Many complex diseases may simply be side-effects of adaptation

| November 5, 2012 |
A recent paper identified Dozens of new Irritable Bowel Syndrome (IBD) genes, but can they predict disease? The short answer is that for individual prediction complex traits are going to be a hard haul over the long term. The moral of the story is that many complex traits and diseases may simply be the wages of adaptation itself. Even in an environmentally unperturbed context it is difficult to imagine a situation where endemic host-pathogen coevolution wouldn’t result in fluctuations in gene frequencies which might have deleterious consequences. This may be the best of all worlds, though all the most optimal worlds may be characterized by a familiar mediocrity in physiological fitness.

A recent paper identified Dozens of new Irritable Bowel Syndrome (IBD) genes, but can they predict disease? The short answer is that for individual prediction complex traits are going to be a hard haul over the long term.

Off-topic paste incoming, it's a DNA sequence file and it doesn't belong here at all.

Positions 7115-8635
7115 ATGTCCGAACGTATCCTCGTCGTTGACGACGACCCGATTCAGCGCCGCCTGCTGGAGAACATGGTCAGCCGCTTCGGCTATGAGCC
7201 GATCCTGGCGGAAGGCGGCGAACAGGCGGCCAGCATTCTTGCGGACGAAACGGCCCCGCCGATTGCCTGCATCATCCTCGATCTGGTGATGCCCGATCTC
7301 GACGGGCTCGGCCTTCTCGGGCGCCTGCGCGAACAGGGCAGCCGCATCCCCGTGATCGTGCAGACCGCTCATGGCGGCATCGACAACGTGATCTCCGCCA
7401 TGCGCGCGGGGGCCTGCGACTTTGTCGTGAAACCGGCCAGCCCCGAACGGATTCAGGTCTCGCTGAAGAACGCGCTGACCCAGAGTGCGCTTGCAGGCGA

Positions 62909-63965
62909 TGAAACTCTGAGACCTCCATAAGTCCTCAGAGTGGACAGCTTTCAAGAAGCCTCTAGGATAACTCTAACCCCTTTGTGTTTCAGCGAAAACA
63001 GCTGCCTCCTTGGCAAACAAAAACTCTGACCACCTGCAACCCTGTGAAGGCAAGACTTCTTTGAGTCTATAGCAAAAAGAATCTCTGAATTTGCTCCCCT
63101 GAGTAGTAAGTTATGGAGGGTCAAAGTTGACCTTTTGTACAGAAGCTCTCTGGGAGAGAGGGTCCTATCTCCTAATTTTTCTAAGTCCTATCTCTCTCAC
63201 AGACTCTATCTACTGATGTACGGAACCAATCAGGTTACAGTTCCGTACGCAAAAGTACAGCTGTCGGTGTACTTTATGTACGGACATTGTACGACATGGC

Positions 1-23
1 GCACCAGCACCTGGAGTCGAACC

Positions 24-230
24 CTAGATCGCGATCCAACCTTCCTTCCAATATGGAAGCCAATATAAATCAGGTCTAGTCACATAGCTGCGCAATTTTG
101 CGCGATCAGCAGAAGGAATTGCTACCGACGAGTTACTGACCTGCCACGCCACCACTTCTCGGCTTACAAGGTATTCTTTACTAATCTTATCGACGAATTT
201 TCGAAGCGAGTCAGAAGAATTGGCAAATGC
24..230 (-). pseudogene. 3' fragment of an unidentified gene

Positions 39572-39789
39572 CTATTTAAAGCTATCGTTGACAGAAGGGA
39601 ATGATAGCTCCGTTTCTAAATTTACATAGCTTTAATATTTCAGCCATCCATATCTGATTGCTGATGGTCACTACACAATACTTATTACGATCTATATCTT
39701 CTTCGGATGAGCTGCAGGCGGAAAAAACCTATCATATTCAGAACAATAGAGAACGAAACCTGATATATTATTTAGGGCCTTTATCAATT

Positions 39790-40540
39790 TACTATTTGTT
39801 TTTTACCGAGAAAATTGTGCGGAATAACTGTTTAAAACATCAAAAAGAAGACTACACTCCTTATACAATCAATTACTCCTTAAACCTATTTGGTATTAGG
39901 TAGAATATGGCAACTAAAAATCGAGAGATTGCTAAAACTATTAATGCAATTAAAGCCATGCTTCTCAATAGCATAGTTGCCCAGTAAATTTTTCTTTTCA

The moral of the story is that many complex traits and diseases may simply be the wages of adaptation itself. Even in an environmentally unperturbed context it is difficult to imagine a situation where endemic host-pathogen coevolution wouldn’t result in fluctuations in gene frequencies which might have deleterious consequences. This may be the best of all worlds, though all the most optimal worlds may be characterized by a familiar mediocrity in physiological fitness.

 

View the original article here: Irritable bowel syndrome is nature’s side effect